# The And, Or, and Not Objects for PatternMatching

There are two sets of **And**, **Or**, and **Not** objects defined. The first
set represent the conventional **Boolean** objects. The second set is in the **Code**
namespace and are used with pattern matching. These objects can take objects of type
**Boolean** or **PatternMatch** as parameters. When the **And**, **Or**, and
**Not** in the **Code** namespace contain multiple match objects, they build the
appropriate cumulative binding list as the match expressions are executed.

## The And Object

The **And** object in the **Code** namespace provides a convenient way to express a
requirement that multiple expressions each match to a corresponding pattern. For
example:

A **Boolean** expression is a subtype of a **PatternMatch**, so an **And** term
can contain a combination of match objects and conventional boolean expressions. For
example:

An **And** expression can also contain only **Boolean** expressions. In this case,
there is no pattern matching and the behavior of the **Code.And** object is the same as
the conventional **Boolean**
**And**.

Note that an **Assert** expression containing an **And** term in the pattern match
can be expressed in terms of nested **Assert** expressions. For example, these two
clauses are equivalent:

And[ { a -> b }, { c -> d }] => expr

{ a -> b } => { c -> d } => expr

This means that varibles bound in a pattern match in the first term of and And expression can be used in a later pattern match in the And expression.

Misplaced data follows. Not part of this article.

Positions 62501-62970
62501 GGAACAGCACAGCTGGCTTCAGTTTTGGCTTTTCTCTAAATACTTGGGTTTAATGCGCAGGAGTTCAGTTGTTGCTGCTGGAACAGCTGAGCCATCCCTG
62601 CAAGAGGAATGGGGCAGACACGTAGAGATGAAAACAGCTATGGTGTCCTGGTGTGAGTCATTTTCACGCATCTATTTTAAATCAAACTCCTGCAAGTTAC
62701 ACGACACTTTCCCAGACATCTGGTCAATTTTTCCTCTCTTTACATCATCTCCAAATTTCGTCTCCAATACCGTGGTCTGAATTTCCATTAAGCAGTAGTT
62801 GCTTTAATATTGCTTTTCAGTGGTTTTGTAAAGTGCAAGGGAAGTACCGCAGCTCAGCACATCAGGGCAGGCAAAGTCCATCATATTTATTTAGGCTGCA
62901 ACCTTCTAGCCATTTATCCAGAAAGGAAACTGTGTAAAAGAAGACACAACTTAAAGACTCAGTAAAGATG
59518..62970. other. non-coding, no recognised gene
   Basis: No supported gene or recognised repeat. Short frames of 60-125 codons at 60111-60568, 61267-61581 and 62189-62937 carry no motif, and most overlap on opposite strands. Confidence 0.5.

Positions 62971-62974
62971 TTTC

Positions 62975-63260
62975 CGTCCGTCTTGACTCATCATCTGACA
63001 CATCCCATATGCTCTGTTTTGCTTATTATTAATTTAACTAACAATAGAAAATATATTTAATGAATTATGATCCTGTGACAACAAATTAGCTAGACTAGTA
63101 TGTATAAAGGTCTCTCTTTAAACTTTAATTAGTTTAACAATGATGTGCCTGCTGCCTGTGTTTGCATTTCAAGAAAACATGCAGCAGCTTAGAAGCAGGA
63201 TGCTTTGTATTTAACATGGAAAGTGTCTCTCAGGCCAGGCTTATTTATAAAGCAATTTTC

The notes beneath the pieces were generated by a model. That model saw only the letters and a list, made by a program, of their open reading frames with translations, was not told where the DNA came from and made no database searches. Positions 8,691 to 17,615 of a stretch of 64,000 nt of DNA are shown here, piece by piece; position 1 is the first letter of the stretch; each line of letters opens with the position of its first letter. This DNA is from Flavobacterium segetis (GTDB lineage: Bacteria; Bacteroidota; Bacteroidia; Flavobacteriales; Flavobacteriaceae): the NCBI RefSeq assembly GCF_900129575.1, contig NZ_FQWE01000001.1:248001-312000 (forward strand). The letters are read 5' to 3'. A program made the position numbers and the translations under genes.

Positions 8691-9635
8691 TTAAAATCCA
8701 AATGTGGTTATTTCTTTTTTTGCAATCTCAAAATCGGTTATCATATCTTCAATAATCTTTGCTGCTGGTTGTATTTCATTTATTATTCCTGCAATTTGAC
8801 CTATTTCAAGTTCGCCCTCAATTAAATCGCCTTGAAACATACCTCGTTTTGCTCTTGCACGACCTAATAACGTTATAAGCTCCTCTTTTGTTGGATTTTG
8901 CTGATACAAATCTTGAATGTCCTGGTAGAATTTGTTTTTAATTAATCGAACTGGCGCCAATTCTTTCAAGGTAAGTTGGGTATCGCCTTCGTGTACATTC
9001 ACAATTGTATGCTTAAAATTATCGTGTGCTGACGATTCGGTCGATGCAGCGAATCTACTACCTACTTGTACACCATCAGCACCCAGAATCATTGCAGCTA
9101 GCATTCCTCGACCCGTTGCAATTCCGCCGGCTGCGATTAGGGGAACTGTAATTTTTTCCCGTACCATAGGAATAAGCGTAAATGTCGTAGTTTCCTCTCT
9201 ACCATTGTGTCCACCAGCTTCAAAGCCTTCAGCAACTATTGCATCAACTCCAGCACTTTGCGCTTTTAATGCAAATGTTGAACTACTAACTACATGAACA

## The Or Object

The **Or** object in the **Code** namespace provides a convenient way to express a
requirement that at least one of several pattern match expressions must succeed. For
example:

Like the **And** object, the **Or** object can also contain conventional
**Boolean** expressions and behaves like the **Boolean Or** in this case.

Note that an **Assert** expression containing an **Or** term in the pattern match can
be expressed as an **ElseList** of clauses. For example, these two clauses are
equivalent:

Since each of the pattern match terms in the **Or** expression are evaluated separately,
any variable bound in the first term of an **Or** expression are not carried over into
later terms the way they are in an **And** expression.

## The Not Object

The **Not** object succeeds if the **PatternMatch** in its parameter would fail to
generate a match. The **Not** object always returns an empty binding list. The **Not**
object is implemented by evaluating the **PatternMatch** object passed into its
parameter. If that match returns one or more valid lists of bindings, then the **Not**
fails. If the **PatternMatch** doesn't return any binding lists, then the **Not**
succeeds. The following two clauses are equivalent and illustrate how the **Not** object
is implemented:

A **Not** expression never generates any additional bindings to variables. For example,
in the match expression:

Not[Match[x + y, a + b/c]]

the match succeeds, but it does not generate a binding between the variable "*a*" and
"*x*".

The **And**, **Or**, and **Not** objects can be nested in a match expression when
needed.